Three friends metal-detecting last fall in the dunes of Seaside, Ore., hit upon a not-very-metallic find: a large wooden vessel buried in the sand. Now Oregon state archaeologist Dennis Griffin says it is indeed a shipwreck, and that two wood samples taken from the boat's 21-foot keel are currently being tested, with results expected later this month, reports the AP. The tests should help pinpoint what type of lumber was used in construction, which in turn could point to the boat's origins. And while the tests won't determine age, a volunteer at the Columbia River Maritime Museum who's visited the site says it's probably a 20th-century vessel, reports the Daily Astorian.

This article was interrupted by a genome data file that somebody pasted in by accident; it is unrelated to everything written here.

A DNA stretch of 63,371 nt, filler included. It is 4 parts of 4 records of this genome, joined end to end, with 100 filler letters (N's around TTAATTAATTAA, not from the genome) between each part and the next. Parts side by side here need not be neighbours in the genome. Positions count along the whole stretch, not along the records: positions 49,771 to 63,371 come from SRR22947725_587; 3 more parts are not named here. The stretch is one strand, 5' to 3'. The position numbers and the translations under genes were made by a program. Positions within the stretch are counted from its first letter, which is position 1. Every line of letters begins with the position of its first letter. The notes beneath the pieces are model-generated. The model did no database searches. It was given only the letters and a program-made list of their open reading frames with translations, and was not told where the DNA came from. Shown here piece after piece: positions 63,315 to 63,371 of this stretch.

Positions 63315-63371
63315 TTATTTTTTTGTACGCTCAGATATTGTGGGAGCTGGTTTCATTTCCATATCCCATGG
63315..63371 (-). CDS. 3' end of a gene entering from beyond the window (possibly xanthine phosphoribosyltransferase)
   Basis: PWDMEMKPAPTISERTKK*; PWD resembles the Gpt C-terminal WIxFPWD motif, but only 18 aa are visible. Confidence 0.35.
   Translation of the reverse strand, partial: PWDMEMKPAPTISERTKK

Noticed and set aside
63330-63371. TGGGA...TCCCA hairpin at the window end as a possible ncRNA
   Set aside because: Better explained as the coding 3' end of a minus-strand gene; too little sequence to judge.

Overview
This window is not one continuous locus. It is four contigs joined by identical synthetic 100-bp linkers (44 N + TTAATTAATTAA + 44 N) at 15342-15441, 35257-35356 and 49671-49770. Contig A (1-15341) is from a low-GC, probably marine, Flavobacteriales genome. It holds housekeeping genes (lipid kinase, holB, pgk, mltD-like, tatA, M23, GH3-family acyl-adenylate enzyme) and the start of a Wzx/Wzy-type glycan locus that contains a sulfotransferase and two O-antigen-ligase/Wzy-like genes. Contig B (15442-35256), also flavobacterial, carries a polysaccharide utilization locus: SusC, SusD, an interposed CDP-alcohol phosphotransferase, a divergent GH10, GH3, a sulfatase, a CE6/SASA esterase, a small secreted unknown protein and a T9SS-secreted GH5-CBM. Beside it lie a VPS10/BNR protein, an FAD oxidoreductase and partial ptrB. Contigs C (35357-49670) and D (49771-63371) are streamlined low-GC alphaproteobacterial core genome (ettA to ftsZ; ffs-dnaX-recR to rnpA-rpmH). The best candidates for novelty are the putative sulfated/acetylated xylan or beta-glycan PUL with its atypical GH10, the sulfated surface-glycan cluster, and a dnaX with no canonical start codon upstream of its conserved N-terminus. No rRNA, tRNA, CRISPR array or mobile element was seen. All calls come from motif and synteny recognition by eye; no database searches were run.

To Griffin, it's an exciting find because of what it might tell us about the past. "It's about historical value," he says. "We don't place monetary value on these sites." He says that more than 3,000 wrecks are known to be off Oregon's rugged coastline, but the state database has the locations of barely more than 300. Whether this particular ship is from the logging, fishing, or commercial industries, learning more about it helps "tie us more into the land that we now live in." But the remains won't be moved; out of the water, sand is the best medium for preserving the wood, which would otherwise cost a lot of money to preserve in a plastic solution in a large tank, Griffin adds. (These two shipwrecks in Lake Ontario are mystifying.)